Custom Software Development

SSI understands and uses a 'best practices' methodology that conforms to recognized industry best practice principles for custom software development projects. SSI has adopted a custom software project engineering methodology that is repeatable and under management control. This methodology is based on the CMM Level 2 for software engineering and is divided into 5 Key Process Areas (KPAs) - 1. Requirements Management; 2. Software Project Planning; 3. Project Tracking and Oversight; 4. Software Quality Assurance; and 5. Software Configuration Management.

Requirements Management
The critical area of the Requirements Management KPA is the establishment of a requirements baseline and a process for managing change in requirements over the lifecycle of the project. SSI's software project engineering methodology employs an evolutionary process to establish the software requirements baseline. The first step in this evolutionary process is the Project Assessment and Scope Definition. In this stage, the high level customer needs are identified through a series of meetings and discussions with the key customer project stakeholders. Questions such as "What are the operational goals of this project? What current problems are we trying to solve? And, what is the success criteria for determining if we have been successful with this project?" are asked and answers are documented. The identified needs, goals, and success criteria are reviewed with the customer project stakeholders and prioritized. Then, SSI works with the project stakeholders to determine which of the identified needs and process areas will be addressed by the project. This becomes the Project Scope document. The scope document defines the concept and range of features of the proposed project.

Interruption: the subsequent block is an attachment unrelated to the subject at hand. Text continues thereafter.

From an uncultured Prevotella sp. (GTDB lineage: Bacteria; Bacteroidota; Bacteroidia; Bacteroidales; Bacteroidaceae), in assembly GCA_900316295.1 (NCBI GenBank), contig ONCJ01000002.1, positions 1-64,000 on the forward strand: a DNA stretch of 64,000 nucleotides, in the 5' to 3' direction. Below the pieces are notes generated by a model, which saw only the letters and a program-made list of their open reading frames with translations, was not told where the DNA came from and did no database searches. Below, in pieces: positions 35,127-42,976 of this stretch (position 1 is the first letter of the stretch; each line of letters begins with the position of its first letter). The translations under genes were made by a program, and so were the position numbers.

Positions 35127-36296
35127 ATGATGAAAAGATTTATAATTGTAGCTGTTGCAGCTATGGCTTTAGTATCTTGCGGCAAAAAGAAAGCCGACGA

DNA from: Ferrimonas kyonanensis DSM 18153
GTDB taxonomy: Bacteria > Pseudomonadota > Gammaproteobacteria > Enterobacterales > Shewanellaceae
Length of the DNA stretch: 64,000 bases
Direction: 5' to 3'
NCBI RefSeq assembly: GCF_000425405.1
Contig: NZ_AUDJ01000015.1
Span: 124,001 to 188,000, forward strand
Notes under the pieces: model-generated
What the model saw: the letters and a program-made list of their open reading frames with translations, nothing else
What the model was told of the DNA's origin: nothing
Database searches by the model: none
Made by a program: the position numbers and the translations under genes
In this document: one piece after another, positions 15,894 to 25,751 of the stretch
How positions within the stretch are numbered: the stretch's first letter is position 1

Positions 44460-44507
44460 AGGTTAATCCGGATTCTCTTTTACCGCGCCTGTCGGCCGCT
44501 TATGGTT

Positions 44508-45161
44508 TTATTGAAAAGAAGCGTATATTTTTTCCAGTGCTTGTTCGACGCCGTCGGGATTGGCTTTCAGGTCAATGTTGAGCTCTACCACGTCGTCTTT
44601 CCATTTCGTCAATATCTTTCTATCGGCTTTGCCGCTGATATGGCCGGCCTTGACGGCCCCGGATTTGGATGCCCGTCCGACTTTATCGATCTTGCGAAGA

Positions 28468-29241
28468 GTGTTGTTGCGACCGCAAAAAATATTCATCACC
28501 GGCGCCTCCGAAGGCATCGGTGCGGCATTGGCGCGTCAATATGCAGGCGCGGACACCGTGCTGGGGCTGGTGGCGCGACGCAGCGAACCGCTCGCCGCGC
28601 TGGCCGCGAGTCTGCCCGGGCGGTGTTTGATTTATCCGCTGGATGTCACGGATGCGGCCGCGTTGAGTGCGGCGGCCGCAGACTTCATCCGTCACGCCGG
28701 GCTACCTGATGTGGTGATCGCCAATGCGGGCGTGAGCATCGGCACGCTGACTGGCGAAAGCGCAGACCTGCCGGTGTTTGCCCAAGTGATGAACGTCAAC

The second step in the development of a software requirements baseline to expand on the project scope and develop a set of functional requirements for the software project. This set of functional requirements is a non-technical description of the software functionality that is required to meet the project's scope. This will result in the identification of one or more key functional areas. Each key functional area will be decomposed into detailed functionality. Each functional requirement (i.e. "the system shall provide the ability to report on expected mean time between failure for all equipment tracked by the system") must be traceable back to the scope established in the first step (scope statement example - "The planned system will automate the reporting of equipment metrics. Currently, these reports are labor intensive to generate and there is a high probability of error. This feature will allow the organization to realize greater labor usage efficiencies and information accuracy.") The scope document enables SSI and the customer to assess whether proposed functional requirements are appropriate for inclusion in the project. If a functional requirement cannot be traced back to one of the major features stated in the scope document, it should not be included in the functional requirements document. This second step can be expanded to a full system requirement if the proposed project will include new hardware, integration of disparate systems, or if the software project is only a part of a much larger system engineering project. A system requirements document will describe the required interaction between system components (hardware, other computer systems, mechanical devices, etc.) and the software project.

The third and final step in the development of a software requirements baseline is to decompose the functional requirements document down into very specific and discrete software requirements. The software requirements state exactly what the planned software project will do for the users of the system. During this step, SSI software engineers work with the customer stakeholders to decompose the functional requirements into specific software requirements. Before the software requirements baseline is finalized, software engineers review the requirements to ensure that the stated requirements can be implemented. Upon agreement on the requirements, a baseline is established.